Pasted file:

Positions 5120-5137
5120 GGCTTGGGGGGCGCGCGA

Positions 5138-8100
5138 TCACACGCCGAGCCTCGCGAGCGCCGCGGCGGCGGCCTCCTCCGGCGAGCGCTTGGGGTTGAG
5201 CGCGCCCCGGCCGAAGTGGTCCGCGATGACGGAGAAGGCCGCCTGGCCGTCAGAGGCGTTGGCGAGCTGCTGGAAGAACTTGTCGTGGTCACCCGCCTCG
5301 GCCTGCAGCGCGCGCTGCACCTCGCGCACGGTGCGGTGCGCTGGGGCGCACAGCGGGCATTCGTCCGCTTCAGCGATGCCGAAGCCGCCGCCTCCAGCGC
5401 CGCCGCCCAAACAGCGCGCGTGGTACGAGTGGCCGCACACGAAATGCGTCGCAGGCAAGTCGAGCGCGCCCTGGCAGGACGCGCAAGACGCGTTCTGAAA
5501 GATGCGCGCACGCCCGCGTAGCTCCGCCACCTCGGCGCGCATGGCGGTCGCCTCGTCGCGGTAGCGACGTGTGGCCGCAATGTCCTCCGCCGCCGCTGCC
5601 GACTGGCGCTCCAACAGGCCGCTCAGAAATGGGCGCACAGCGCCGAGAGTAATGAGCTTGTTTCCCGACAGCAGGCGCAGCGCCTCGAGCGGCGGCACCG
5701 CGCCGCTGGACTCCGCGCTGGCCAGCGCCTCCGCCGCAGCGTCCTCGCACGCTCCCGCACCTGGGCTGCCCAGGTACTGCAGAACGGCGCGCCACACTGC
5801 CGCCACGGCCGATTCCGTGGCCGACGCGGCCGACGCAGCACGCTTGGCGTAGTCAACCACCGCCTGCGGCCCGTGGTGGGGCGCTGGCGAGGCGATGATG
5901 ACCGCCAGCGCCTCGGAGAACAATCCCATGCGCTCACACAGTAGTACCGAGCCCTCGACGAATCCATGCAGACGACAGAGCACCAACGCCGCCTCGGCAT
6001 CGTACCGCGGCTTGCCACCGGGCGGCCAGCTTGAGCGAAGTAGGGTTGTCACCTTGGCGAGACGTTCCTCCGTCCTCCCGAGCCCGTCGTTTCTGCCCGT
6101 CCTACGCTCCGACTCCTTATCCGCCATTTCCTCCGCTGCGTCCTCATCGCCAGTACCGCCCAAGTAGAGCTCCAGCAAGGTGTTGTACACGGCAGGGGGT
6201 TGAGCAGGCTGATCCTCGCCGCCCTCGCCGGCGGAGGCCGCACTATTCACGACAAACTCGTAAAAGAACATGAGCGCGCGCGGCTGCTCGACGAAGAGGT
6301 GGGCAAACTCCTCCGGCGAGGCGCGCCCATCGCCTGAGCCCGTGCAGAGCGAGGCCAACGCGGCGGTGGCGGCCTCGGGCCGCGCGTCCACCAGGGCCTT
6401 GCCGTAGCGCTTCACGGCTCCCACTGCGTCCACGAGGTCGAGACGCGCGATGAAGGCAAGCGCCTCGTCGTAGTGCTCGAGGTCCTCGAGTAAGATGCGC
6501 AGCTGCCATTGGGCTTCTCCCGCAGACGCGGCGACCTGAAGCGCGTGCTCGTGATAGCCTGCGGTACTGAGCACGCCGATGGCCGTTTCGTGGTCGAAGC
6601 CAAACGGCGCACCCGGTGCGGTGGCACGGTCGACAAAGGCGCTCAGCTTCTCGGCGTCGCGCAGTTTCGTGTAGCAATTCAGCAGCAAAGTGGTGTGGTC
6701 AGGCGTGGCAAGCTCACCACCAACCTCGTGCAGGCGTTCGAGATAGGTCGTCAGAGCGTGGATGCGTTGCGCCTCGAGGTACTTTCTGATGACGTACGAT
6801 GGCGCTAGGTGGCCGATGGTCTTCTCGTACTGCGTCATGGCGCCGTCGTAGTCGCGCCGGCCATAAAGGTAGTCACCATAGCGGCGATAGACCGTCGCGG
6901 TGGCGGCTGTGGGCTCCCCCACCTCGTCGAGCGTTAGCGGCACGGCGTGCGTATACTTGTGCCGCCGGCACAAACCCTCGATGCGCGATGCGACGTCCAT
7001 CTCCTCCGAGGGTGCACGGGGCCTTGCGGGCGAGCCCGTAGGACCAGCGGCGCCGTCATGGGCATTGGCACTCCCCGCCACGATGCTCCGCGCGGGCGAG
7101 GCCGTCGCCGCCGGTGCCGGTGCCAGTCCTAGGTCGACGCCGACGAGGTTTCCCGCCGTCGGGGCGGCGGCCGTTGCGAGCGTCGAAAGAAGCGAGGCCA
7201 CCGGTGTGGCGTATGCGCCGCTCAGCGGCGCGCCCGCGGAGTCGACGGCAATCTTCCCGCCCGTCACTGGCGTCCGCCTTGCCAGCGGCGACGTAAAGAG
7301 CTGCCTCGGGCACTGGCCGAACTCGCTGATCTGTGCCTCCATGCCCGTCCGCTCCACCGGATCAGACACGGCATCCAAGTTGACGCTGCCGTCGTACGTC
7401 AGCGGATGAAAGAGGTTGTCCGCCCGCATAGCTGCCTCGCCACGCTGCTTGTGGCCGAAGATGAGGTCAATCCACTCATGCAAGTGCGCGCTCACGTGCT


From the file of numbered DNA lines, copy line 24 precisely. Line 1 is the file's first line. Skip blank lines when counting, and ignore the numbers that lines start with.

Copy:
7101 GCCGTCGCCGCCGGTGCCGGTGCCAGTCCTAGGTCGACGCCGACGAGGTTTCCCGCCGTCGGGGCGGCGGCCGTTGCGAGCGTCGAAAGAAGCGAGGCCA